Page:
For six years I lived in South Carolina. I’m from Rhode Island. There are differences.

Some mornings I would spend a few minutes in a little coffee shop called The Doughnut Hole. As happens at coffee shops, there are “regulars” who gather every morning. The habit became my sitting between the same two men. To avoid blowing my cover I would try to give one-word answers with a pseudo-southern drawl or even better I would just grunt. One grunt for Yes, two grunts for No.

There came a day when one of the men said, “You don’t say much do you?”

I grunted twice.

“Where you’all from anyways?”

“Rhode Island.”

He looked at the guy sitting on the other side of me and said, “Rhode Island? You’re in a heap of trouble boy!”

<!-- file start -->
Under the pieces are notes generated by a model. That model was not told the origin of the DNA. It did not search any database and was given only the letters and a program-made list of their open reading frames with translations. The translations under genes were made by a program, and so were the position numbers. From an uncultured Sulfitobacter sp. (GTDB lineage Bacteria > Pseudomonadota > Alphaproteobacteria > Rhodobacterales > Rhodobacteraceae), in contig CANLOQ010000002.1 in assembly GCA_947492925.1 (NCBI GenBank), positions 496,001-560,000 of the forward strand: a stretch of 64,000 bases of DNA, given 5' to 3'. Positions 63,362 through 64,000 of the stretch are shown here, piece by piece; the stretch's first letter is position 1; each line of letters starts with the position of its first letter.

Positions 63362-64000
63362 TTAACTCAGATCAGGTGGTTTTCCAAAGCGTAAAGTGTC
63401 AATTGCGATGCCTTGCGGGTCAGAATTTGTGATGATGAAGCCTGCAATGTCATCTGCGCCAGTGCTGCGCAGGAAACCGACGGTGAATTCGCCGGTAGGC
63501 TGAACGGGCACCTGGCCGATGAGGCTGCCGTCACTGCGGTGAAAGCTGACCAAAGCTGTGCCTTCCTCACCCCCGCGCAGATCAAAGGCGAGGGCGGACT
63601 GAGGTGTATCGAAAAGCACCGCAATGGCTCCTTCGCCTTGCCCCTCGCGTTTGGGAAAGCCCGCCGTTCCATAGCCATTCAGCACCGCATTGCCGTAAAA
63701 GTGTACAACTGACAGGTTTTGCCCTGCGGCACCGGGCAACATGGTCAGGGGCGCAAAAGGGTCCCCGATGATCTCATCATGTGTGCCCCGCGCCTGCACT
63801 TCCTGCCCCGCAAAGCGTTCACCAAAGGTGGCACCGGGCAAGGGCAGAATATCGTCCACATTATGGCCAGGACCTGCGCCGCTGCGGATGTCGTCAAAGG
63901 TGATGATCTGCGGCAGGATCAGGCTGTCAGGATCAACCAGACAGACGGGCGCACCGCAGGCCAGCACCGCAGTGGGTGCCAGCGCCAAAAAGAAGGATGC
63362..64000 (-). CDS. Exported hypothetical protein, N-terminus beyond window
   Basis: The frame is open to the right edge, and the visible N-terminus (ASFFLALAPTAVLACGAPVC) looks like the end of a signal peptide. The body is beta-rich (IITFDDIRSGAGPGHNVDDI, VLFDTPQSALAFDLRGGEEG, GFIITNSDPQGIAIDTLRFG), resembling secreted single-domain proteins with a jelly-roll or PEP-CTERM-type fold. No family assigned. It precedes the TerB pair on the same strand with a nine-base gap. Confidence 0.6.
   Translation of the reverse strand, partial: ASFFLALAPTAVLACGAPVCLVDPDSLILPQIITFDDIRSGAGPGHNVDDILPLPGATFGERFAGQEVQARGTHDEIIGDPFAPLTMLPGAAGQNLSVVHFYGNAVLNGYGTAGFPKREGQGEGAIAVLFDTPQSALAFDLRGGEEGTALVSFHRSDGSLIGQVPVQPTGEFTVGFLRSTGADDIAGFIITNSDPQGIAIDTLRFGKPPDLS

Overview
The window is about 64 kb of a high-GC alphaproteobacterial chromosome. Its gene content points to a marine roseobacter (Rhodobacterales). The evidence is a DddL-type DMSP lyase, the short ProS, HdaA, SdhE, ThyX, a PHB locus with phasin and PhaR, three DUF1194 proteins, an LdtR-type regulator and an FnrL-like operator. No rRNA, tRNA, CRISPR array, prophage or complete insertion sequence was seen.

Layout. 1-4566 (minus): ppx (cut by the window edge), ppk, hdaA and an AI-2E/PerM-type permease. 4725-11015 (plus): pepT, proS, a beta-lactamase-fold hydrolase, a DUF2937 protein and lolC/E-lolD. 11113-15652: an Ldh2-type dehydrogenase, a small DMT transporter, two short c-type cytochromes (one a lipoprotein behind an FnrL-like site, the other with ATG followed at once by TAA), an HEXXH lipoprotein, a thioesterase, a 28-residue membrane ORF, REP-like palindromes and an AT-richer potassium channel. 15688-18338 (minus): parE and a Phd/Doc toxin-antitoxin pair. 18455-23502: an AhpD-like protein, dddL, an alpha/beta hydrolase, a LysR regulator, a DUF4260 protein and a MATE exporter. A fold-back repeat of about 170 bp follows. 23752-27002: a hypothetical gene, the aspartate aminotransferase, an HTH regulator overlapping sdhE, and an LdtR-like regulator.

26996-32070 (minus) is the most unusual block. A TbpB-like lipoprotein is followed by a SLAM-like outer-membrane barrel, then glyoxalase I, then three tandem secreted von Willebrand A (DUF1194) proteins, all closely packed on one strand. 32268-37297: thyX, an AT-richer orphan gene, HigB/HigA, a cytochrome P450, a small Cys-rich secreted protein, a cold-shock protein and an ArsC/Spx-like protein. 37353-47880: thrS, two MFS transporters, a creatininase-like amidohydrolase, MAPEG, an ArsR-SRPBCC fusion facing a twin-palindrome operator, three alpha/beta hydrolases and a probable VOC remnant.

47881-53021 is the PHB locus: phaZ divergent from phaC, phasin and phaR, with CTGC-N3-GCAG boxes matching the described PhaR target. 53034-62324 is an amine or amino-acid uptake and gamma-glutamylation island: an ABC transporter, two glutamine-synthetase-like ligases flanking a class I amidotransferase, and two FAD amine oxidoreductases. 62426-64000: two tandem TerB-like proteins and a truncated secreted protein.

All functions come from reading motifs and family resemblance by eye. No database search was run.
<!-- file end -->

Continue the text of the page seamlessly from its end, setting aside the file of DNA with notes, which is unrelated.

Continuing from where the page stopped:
We all had a good laugh. Whew!

In March 1944 J. S. A. Ensor, an employee of the Electric and Musical Industries, manufacturers of gramophone records in Middlesex, wrote C. S. Lewis asking about the possibility of the two of them doing a Q & A session. In the course of the conversation Lewis’s “Oxford accent” was mentioned. Lewis responds,

“The first time I heard my own voice on a record I didn’t recognize it and was shocked. Moral: A. No man knows what his own accent is like. B. No man’s accent is there because he has chosen it. C. It may not be the accent he likes. If all my critics cd. hear their own voices they’d be very surprised.”1

I’ve had people tell me I talk funny. Some live in RI. They have a point. They also have an accent.

“After a little while the bystanders came up and said to Peter, ‘Certainly you too are one of them, for your accent betrays you.’” – Matthew 26:73.

  1. Walter Hooper, ed., The Collected Letters of C. S. Lewis: Books, Broadcasts, and the War 1931-1949, Vol. II (New York: HarperSanFrancisco, 2004), 606. Italics in original.

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